More than a month ago Inglewood Today published a front-page article detailing the closure of Warren Lane/Daniel Freeman Middle School.
We were very critical of the Inglewood Unified School District (IUSD) and its board members of which three are up for reelection in November.
What was missing from that article was the power and influence of the parents who were vehemently protesting the closing of the predominantly Black student school.
They held one of the protest on the City Hall lawn that was attended by Mayor James T. Butts, but their gathering did not appear to attract any attention, especially that of the individuals responsible for closing the school.
Marian Coffield was one of the leading parents that steadfastly continued to advocate keeping Warren Lane open.
Coffield is a longtime Inglewood resident and her 8-year old son Kaj is a student at Warren Lane.
“Warren Lane was not my first choice, but it didn’t make sense to go far away,” she explained to Inglewood Today as the reason for sending her son to the school.
She was impressed with the curriculum at Warren Lane. The first year her son was exposed to arts, dancing, singing and sports, but in the second year all programs had evaporated except for music.
The following year the school faced closure.
“There were a lot of things that happened very quickly,” she said. “(During board meetings) people were allowed to speak but their comments were not addressed.”
Matters escalated from bad to worse when the COVID-19 pandemic forced meetings to be held virtual while offices were closed.
“It was as if they were (IUSD and administrators) were running things as they saw fit,” Coffield added.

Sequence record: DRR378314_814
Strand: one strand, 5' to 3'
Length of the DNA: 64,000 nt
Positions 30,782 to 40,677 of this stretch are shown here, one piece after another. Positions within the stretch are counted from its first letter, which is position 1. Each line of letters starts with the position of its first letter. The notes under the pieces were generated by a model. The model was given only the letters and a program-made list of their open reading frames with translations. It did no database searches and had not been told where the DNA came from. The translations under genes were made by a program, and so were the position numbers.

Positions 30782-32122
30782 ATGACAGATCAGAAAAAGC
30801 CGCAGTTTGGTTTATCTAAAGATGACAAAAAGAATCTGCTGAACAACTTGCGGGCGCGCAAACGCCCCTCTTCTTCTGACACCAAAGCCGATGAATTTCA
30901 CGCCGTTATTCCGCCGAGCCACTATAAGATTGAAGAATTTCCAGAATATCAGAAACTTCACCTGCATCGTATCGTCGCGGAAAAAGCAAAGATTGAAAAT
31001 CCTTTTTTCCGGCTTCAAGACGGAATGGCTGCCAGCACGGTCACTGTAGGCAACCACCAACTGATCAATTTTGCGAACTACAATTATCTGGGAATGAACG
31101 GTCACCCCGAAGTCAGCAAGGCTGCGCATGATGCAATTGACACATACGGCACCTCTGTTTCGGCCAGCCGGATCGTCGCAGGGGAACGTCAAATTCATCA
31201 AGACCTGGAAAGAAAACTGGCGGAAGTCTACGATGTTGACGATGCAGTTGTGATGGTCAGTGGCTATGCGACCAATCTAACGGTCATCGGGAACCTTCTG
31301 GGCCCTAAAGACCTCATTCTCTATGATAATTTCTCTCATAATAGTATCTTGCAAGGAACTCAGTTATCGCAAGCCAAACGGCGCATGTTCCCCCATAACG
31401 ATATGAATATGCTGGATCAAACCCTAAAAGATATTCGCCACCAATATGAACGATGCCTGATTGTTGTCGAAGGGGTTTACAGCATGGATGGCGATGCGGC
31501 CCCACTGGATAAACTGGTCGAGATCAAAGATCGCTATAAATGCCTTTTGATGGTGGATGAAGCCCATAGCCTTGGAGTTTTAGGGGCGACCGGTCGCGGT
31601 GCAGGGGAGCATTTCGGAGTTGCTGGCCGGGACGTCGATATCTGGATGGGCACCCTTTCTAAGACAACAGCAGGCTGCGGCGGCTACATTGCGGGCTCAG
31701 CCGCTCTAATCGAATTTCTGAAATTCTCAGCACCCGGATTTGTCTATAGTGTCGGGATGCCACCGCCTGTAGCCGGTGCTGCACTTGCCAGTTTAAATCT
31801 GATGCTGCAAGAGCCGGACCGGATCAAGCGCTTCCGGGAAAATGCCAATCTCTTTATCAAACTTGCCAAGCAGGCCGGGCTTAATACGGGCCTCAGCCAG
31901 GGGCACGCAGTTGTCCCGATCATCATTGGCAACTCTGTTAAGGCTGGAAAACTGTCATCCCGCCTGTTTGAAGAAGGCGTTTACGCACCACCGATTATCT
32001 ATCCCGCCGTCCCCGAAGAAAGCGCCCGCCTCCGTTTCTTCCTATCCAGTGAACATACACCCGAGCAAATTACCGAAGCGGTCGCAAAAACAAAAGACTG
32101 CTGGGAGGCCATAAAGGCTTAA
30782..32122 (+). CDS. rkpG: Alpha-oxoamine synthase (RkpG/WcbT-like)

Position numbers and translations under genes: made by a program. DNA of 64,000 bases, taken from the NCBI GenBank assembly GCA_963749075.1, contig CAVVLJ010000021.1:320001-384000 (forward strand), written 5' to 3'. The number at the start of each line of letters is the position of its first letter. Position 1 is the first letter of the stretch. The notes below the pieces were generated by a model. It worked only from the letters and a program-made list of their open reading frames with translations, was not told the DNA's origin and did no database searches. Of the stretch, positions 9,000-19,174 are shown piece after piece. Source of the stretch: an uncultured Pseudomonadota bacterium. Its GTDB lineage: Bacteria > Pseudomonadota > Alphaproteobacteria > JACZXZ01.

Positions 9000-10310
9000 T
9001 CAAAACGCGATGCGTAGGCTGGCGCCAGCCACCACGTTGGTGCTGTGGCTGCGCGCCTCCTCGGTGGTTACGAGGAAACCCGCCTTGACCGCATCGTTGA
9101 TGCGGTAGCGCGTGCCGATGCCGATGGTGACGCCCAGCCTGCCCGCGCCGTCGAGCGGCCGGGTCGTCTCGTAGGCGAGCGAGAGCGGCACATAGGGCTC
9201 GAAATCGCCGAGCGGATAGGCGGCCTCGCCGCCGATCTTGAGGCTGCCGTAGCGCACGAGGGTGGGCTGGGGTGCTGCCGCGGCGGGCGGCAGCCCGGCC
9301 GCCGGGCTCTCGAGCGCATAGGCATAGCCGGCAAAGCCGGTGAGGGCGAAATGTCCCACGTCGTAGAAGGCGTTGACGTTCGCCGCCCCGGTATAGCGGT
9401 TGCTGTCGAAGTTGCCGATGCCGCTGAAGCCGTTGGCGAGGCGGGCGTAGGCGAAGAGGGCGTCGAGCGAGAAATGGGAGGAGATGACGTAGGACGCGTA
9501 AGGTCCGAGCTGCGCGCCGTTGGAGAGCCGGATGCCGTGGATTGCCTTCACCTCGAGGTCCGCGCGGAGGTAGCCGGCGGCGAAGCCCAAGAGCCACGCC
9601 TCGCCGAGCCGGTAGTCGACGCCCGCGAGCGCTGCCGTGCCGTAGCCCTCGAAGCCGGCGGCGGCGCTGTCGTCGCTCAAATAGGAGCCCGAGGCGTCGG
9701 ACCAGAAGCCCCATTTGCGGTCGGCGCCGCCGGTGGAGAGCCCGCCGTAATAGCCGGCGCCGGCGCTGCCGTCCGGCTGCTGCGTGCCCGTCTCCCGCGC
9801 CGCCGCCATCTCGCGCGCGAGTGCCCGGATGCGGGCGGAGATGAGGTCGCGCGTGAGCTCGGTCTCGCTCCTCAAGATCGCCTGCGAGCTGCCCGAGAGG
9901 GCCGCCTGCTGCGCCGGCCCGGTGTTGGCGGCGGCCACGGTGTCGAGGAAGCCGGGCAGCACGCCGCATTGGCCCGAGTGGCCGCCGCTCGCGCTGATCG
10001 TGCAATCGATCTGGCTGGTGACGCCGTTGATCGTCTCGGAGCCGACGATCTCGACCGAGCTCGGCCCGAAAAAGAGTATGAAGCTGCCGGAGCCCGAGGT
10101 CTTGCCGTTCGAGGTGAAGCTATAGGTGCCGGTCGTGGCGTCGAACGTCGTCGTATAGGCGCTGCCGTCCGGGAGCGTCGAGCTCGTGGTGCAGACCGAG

She argued there was a lack of transparency, something that other since closed schools complained about.
IUSD was more focused on escaping the mountain of debt and removing the district out of state receivership instead of providing the students with a quality education.
As student test scores plummeted the individuals responsible at the district and administration level were delinquent.
One board member who oversees Warren Lane commented that she did not know that the community around the school was so beautiful.
Coffield’s persistence and that of over 100 other parents of students at Warren Lane prevailed in forcing the district to reverse its decision to close the school and instead will keep it open for at least one year.
“The big problem at this point is the community does not have a commitment from Dr. Erika Torres beyond one year,” she stated.
During a meeting with Torres, the state appointed administrator who supervises the district, she was able to obtain a lower student contingency than the previous 300 that was required to keep the school open. The requirement now is for adding 50 students, a number easily achievable, especially with the forced closure of charters Today’s Fresh Start and Century Academy For Excellence.
“We want Warren Lane mentioned in the bond language. We want a commitment from the district that this school is not going to be closed in June 2021 and that Warren Lane/Daniel Freeman will be in position to get the facilities upgrades as other schools in the district have,” she stated in a letter to the district obtained by Inglewood Today.
That Coffield has managed to do what no public official said could be done (the mayor remained neutral) demonstrates the power that parents wield when exercised. She is not going anywhere, in fact it appears t